December 3, 2020

Re: Resolution 1092—Calling upon the president to lift the Cuban embargo and end the travel ban

I am both a long-time resident of New York City and a member of the Medical Advisory Committee of the Interreligious Foundation for Community Organization (IFCO) that has partnered with Cuba’s internationally acclaimed Latin American School of Medicine (ELAM) in a full scholarship program. For the past 20 years our committee has and continues to select and facilitate up to 15 young U.S. citizens from underserved and marginalized communities with the incredible opportunity to study medicine in Cuba. We now have over 195 graduated doctors; most are serving in underrepresented communities throughout the U.S., including 45 right here in New York City.

On October 30, 2019 Council Members Inez Barron, Ydanis Rodriguez and James Van Bramer held hearings on Res. 1092. Throughout the year you have received hundreds of letters from NYC residents requesting that you place Res.1092, calling upon the president to lift the Cuban embargo and end the travel ban, on the Council’s agenda for a vote. NYC residents have also contacted their individual councilmembers, and written to the Black, LatinX and Asian Caucuses urging support for the Resolution.

I understand that during the COVID pandemic, this resolution may have been a low priority for the Council. However, over the past 10 months, Cleveland, San Francisco, Sacramento, and Cambridge, Massachusetts have all passed similar or stronger resolutions. At this writing the City of Chicago has re-drafted its resolution and it’s currently before their Council. In addition, Illinois Congressman Bobby L. Rush’s bill H.R. 2404, normalizing relations between the U.S. and Cuba, is garnering increasing support.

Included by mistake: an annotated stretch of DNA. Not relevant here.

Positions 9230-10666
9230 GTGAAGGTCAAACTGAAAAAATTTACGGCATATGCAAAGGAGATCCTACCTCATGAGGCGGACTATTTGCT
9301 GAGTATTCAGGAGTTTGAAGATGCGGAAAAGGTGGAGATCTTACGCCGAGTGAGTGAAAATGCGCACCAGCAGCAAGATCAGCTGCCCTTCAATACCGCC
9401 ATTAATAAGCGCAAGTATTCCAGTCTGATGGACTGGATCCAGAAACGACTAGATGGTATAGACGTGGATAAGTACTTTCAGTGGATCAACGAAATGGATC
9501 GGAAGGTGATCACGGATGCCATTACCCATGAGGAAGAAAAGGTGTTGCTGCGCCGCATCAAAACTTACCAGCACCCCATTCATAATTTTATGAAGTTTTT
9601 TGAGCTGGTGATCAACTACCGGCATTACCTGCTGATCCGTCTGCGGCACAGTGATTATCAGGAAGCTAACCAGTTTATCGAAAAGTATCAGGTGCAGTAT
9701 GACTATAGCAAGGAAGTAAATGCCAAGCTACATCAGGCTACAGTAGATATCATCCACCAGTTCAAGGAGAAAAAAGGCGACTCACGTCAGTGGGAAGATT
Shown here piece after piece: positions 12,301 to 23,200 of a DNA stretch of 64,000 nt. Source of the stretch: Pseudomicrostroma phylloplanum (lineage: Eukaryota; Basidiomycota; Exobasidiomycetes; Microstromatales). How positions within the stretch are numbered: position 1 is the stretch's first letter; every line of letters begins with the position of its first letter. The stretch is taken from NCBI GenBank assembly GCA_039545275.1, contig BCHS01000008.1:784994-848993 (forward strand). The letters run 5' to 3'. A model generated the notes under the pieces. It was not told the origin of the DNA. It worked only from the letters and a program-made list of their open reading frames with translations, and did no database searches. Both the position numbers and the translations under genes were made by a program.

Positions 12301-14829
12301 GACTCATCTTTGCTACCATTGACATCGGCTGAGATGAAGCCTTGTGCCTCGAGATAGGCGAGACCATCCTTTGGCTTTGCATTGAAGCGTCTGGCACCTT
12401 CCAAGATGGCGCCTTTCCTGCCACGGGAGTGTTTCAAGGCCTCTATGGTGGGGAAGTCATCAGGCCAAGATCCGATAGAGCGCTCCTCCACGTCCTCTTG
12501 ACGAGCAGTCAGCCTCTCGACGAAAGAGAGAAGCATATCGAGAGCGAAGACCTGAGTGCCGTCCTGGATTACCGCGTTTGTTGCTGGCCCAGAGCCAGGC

The Trump administration’s stepped-up economic war against Cuba is having a devastating impact on the daily lives of Cuban families.

Cuba has been impacted by the COVID-19 pandemic like the rest of the world. Yet, unlike many countries, especially the U.S., Cuba was in a better position to confront the pandemic because of its free universal health care system, its high number of medical workers per capita, its excellent public health system and its 60-year history, despite the unconscionable U.S. embargo, of successfully tackling difficult health situations and natural disasters with limited resources.

Indeed, because of Cuba’s excellent and coordinated public health response, the number of COVID infections is under 9,000, and their recovery rate is 90% with less than 150 deaths. Many countries are drawing on Cuba’s expertise. Meanwhile, despite being the most developed country in the world, shamefully and regrettably our caseload and death rate from COVID are the highest in the world. Ending the embargo would allow our hospitals, health care personnel and scientists to collaborate to the benefit of not only our COVID patients but our entire population.

I thank you, in advance, for your serious consideration of this request to bring Res.1092 for a vote before the December 2020 council meeting.

Respectfully,

Mary Louise Patterson, M.D.

Harlem, N.Y. 10032